No. 443
Crime, Eccentricity, and the Sporting Life in 19th Century America.
October 14, 2019

Getting Above his Business.

How a too presumptuous shoe dealer’s attention to a female customer was resented by her male escort.
August 31, 2015
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Endocrinologist Dr. Bronislava Poskrebysheva was shot on this date in 1941. She was the Jewish Lithuanian wife of Alexander Poskrebyshev, who was Stalin’s longtime aide and Chief of Staff to the Special Section of Central Committee of Communist Party — an organ that coordinated other state bureaus in the implementation of party directives, often sensitive […]
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Executed Today - 10/13/2019

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By Jo Anne Giovino with photography and research by Barbara Morrissey and Kristin Pepe *(All rights reserved, August 2019) Although …

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Lizzie Borden: Warps and Wefts - 7/31/2019

The host for this week's Link Dump was, according to the description for this series of 1940 photos, "Australia's Most Remarkable Cat."  Unfortunately, I haven't been able to find out any more about this feline, but let us all pause and savor his/her undoubtedly impressive way with a bottle. Via Mitchell Library, State Library of New South Wales and courtesy ACP
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Strange Company - 10/11/2019
Jeff and Joe Soapy Smith buries Joe Simmons The Illustrated Police News April 9, 1892 (Click image to enlarge) oe Simmons was a tall, slender gambler known to many as “Gambler Joe” Simmons, a member of the Soap Gang who managed Soapy Smith's Tivoli Club in Denver, 1890, and Soapy's Orleans Club in Creede, 1892. According to William Devere’s poem "Two Little Busted Shoes," Simmons
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Soapy Smith's Soap Box - 3/25/2019
John Delaney met Mary Jane Cox in October 1886; she smiled at him as they passed each other on Fulton Street in Brooklyn, and he turned to follow her. She was 17-years-old, he was 15. Mary Jane did not refuse his advances outright, but gave him her address and told him to write to her. Their relationship progressed quickly, and eight months later, Mary Jane told John she was pregnant, and he
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Murder By Gaslight - 10/12/2019

At the turn of the 20th century, social realism was all the rage among New York’s painters, who created masterpieces inspired by the city’s tenements, saloons, and gritty waterfront. Impressionist artist Paul Cornoyer was different. Cornoyer painted New York’s blurred edges, bathing buildings and trees and people and puddles of water in somber tones or […]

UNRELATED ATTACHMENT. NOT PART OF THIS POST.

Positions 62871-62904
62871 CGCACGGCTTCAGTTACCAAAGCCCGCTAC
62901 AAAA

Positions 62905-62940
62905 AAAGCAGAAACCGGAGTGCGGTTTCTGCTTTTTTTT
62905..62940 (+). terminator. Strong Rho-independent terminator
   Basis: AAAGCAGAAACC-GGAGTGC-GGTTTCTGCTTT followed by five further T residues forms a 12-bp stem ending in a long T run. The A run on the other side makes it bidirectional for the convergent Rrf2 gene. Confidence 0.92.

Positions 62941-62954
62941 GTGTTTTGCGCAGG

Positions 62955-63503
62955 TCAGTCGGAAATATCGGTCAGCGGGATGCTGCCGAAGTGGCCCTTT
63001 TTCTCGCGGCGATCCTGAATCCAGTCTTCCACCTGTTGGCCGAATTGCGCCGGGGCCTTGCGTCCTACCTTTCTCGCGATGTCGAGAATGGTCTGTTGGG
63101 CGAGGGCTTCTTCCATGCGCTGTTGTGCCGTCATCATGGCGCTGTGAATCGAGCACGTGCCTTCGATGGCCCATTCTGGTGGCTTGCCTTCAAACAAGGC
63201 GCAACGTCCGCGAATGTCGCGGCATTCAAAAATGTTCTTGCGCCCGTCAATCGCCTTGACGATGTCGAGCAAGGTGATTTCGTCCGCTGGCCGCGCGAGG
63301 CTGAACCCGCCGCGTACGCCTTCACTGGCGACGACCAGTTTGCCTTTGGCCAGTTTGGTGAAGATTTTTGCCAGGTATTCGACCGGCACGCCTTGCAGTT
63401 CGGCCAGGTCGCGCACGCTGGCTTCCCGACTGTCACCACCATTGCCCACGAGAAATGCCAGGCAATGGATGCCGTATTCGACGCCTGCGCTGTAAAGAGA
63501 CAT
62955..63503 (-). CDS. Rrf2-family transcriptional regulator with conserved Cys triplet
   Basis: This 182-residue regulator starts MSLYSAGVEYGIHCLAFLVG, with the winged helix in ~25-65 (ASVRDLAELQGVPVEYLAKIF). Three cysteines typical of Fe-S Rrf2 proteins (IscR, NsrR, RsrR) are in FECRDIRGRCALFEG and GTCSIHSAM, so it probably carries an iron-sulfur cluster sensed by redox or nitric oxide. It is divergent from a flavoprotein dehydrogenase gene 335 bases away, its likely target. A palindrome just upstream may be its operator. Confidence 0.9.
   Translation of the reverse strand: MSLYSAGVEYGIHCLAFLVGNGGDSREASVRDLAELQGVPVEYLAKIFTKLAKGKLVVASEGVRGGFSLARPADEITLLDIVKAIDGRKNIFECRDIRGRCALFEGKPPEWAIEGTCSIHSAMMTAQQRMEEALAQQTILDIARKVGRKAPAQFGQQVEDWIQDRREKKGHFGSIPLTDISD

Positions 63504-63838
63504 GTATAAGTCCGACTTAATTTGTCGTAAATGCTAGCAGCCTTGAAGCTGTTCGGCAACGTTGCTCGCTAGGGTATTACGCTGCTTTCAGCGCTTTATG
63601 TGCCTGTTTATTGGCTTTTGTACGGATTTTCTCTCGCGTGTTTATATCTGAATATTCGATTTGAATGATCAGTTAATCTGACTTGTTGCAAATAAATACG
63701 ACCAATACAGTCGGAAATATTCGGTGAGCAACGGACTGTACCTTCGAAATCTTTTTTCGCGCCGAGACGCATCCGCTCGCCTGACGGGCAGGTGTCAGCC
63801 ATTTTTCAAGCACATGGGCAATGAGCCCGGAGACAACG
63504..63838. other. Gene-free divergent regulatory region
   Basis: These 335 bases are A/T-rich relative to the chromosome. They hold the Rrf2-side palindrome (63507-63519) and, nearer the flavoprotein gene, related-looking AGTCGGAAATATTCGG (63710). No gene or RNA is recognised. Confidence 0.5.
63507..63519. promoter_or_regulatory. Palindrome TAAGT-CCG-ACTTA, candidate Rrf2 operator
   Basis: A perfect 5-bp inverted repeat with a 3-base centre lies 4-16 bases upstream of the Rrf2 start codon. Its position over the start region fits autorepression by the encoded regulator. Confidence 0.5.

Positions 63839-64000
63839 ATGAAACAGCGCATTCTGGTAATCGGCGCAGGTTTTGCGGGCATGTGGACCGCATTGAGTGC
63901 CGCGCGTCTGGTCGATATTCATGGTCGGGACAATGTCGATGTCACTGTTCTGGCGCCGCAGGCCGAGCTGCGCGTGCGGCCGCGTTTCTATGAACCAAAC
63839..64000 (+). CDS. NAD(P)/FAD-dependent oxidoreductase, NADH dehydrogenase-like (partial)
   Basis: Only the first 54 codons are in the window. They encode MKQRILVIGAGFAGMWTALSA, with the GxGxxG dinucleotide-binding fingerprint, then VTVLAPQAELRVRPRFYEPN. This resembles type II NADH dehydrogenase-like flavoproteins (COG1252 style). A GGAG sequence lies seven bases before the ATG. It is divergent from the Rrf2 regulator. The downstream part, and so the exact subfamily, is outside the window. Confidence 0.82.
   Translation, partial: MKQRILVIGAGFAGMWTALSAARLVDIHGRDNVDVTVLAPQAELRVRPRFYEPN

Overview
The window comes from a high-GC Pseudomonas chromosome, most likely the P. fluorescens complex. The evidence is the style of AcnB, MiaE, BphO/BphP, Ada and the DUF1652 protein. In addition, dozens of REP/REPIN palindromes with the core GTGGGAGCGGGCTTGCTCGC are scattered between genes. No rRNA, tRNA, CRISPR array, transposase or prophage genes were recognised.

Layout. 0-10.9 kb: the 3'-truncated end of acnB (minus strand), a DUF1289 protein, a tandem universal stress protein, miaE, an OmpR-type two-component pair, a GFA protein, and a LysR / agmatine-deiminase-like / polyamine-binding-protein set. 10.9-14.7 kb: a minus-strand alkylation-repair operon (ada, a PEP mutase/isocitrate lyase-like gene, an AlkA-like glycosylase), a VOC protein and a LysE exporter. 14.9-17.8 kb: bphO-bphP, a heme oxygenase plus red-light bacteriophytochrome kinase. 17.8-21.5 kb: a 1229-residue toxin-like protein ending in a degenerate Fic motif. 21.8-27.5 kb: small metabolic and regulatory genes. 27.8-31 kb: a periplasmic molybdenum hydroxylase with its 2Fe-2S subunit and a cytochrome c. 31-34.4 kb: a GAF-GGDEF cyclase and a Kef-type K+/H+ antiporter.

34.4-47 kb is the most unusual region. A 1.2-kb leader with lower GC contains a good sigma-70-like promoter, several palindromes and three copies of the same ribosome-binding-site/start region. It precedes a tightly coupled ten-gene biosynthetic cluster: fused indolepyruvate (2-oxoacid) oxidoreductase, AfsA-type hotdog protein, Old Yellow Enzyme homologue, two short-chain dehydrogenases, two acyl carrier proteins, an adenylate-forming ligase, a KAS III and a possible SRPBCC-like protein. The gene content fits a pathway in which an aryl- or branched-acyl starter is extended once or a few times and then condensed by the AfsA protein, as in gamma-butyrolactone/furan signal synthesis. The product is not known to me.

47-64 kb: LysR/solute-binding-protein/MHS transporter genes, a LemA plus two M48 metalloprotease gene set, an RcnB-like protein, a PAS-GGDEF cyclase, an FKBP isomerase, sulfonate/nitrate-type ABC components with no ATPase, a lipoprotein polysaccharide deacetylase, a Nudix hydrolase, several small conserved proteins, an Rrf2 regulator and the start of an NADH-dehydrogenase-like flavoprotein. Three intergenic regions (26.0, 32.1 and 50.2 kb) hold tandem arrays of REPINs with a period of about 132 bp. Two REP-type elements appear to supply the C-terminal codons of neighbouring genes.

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Ephemeral New York - 10/6/2019
[Editor’s note: Guest writer, Peter Dickson, lives in West Sussex, England and has been working with microfilm copies of The Duncan Campbell Papers from the State Library of NSW, Sydney, Australia. The following are some of his analyses of what he has discovered from reading these papers. Dickson has contributed many transcriptions to the Jamaica Family […]
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Early American Crime - 2/7/2019
Life on a Mississippi Steamboat. | She Liked Her Lager Beer.

Getting Above his Business.

Above His Business

How a too presumptuous shoe dealer’s attention to a female customer was resented by her male escort. [more]

What Happened to a Clerk who Tried a Pair of Shoes on a Girl.

A young man and a very pretty girl entered a shoe store in Chicago one afternoon last week. She was lately from a New England seacoast town, noted for its institutions of learning and intolerance of anything like impropriety. Her cheeks had still the color peculiar to Eastern girls. The clerk advanced briskly, and with his sweetest smile inquired her wants. She wanted a pair of high-button boots, and, having selected a pair to her liking, seated herself in a little place partitioned off for the purpose, to try them on. Her escort stood at a little distance, looking through the window into the street. The clerk was all attention. He sat down beside the girl, and proceeded to put on one of the boots. She looked a little astonished when he sat down beside her, and a moment later she uttered an exclamation of such unmistakable indignation that her escort sprang forward, and, seizing the clerk by the collar, kicked him clear across het room into a case of rubber shoes, which stood half empty.

“Take that you scoundrel,” cried the exasperated student from Yale, tossing a box of shoes on top of the clerk, “and see if you can’t wait on a lady without insulting her.”

The clerk, too much scared to move, lay doubled up in the box, when the proprietor came quickly forward.

“Call the patrol and have that man arrested,” cried the clerk feebly, as he saw his employer approaching. “He assaulted me; he’s a dangerous man.”

“Yes,” retorted the student, as he piled two more shoe boxes on the whimpering clerk, “call the patrol and have this bundle of garbage dumped into some vacant lot.”

The proprietor apologized to the young couple and assisting the humiliated clerk out of the shoebox, told him to put on his hat and leave the store.


Reprinted from the National Police Gazette, December 29, 1883.